On the other hand, however, she noted that there is also always the possibility of a new variant emerging that could prompt more new cases, and slow down or reverse our progress.  At this point, however, she said no such variants have been reported, and the BA.2 Omicron subvariant (though it is growing elsewhere) has not made significant inroads in our area, with no new cases reported last week.

Meanwhile, Ferrer’s cautiousness and insistence on relying on CDC-defined targets before relaxing more masking rules have drawn some increasing pressure to move more quickly, especially from Supervisors Kathryn Barger and Janice Hahn, who have both stated that they think Los Angeles should align with the state of California, which relaxed most of its indoor masking rules (except for schools) today.

Ferrer, however, reiterated her reliance on local data, rather than statewide expiration dates, for setting unmasking dates…a topic she also discussed in an interview with the New York Times today.  In that story, Ferrer told the Times, “Case rates are all over the place in the state. And that’s why the governor has always been clear that your local health departments will look at the data and make a decision at the local level about what makes sense.”  Ferrer also said in the interview that we probably won’t know for about 10 days whether Sunday’s Super Bowl events – at which many people did not wear masks, but which did have vaccination and negative COVID test requirements – will lead to an uptick in new cases.  So while numbers are still high, and while other variables also play out, Ferrer said, “We’re not in a place where we don’t have to worry about transmission yet.”  At the same time, though, Ferrer said she does believe we will get to that much safer place sometime in the next month…if people can continue to maintain appropriate safety measures until then.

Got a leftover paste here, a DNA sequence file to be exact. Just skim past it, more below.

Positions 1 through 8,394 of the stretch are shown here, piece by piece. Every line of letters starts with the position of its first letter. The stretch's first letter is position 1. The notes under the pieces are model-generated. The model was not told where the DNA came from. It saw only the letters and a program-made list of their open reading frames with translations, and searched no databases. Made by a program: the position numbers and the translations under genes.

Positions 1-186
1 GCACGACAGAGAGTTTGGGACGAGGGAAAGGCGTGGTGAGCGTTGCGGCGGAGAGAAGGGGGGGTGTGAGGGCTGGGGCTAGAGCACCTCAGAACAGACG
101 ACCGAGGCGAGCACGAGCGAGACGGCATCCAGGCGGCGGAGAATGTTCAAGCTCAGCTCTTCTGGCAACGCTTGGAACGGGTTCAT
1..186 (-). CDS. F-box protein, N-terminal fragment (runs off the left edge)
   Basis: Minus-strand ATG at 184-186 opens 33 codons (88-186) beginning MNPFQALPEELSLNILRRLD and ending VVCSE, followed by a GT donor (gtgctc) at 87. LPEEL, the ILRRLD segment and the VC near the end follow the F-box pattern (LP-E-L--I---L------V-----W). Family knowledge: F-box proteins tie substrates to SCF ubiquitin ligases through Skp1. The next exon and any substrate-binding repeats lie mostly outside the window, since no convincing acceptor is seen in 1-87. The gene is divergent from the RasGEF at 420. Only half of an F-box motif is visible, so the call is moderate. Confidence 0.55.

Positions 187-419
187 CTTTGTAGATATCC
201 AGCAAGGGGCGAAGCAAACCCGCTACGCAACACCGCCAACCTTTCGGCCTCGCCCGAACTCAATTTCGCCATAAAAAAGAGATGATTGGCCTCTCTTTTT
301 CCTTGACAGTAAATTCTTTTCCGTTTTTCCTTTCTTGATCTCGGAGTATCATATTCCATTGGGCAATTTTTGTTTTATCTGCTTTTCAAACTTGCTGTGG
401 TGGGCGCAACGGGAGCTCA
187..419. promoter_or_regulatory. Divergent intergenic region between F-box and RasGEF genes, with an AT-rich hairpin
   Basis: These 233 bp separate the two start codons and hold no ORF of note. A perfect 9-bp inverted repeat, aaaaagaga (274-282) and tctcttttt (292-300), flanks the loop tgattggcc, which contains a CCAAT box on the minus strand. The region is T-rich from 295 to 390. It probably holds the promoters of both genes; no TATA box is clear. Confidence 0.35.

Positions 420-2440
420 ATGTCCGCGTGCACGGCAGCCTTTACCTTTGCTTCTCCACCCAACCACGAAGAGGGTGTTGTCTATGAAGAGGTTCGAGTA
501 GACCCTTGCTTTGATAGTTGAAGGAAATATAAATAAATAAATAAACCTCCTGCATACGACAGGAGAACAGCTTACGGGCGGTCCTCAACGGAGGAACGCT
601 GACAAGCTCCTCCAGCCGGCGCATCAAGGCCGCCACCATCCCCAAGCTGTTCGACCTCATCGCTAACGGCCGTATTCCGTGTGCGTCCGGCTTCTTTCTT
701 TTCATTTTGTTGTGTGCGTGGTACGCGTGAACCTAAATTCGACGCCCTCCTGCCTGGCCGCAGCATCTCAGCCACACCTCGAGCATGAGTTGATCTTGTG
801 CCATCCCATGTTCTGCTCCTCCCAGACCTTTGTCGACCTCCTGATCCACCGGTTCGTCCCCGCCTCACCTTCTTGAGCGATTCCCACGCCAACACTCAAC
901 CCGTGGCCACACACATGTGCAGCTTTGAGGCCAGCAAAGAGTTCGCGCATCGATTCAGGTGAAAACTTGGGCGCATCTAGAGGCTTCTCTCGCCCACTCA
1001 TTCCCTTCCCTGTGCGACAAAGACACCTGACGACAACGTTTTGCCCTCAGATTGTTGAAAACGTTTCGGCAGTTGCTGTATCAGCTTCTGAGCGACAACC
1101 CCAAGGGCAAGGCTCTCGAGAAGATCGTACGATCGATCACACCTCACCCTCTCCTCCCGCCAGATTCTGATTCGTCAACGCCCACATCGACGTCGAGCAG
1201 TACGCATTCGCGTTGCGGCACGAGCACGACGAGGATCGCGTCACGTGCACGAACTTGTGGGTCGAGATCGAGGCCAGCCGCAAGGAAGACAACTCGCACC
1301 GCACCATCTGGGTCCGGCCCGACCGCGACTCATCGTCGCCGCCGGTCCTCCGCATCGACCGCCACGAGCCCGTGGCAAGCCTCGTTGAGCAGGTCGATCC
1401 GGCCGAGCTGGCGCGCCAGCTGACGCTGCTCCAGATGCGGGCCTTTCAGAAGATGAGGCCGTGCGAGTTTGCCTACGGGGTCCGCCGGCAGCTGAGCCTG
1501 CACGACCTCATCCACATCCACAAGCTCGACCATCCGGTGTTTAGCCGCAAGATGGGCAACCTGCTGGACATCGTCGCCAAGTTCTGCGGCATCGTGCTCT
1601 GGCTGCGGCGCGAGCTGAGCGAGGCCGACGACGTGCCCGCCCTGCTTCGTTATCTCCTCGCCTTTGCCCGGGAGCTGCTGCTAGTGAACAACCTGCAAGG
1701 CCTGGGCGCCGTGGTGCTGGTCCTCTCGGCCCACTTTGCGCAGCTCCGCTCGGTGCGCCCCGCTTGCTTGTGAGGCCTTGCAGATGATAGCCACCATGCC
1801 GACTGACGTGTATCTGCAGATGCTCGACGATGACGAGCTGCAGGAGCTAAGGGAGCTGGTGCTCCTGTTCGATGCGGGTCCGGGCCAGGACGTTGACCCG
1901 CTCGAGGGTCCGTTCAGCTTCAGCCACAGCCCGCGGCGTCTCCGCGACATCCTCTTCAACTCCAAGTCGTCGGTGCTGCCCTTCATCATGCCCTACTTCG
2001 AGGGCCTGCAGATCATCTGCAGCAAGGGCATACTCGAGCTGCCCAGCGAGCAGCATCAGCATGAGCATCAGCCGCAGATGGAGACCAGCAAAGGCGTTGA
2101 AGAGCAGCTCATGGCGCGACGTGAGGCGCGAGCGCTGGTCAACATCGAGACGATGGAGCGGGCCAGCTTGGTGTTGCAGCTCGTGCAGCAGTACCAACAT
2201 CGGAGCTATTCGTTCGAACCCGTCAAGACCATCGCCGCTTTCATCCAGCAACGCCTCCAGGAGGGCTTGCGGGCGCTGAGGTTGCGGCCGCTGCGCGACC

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About Elizabeth Fuller

Elizabeth Fuller was born and raised in Minneapolis, MN but has lived in LA since 1991 - with deep roots in both the Sycamore Square and West Adams Heights-Sugar Hill neighborhoods. She spent 10 years with the Greater Wilshire Neighborhood Council, volunteers at Wilshire Crest Elementary School, and is the co-owner/publisher of the Buzz.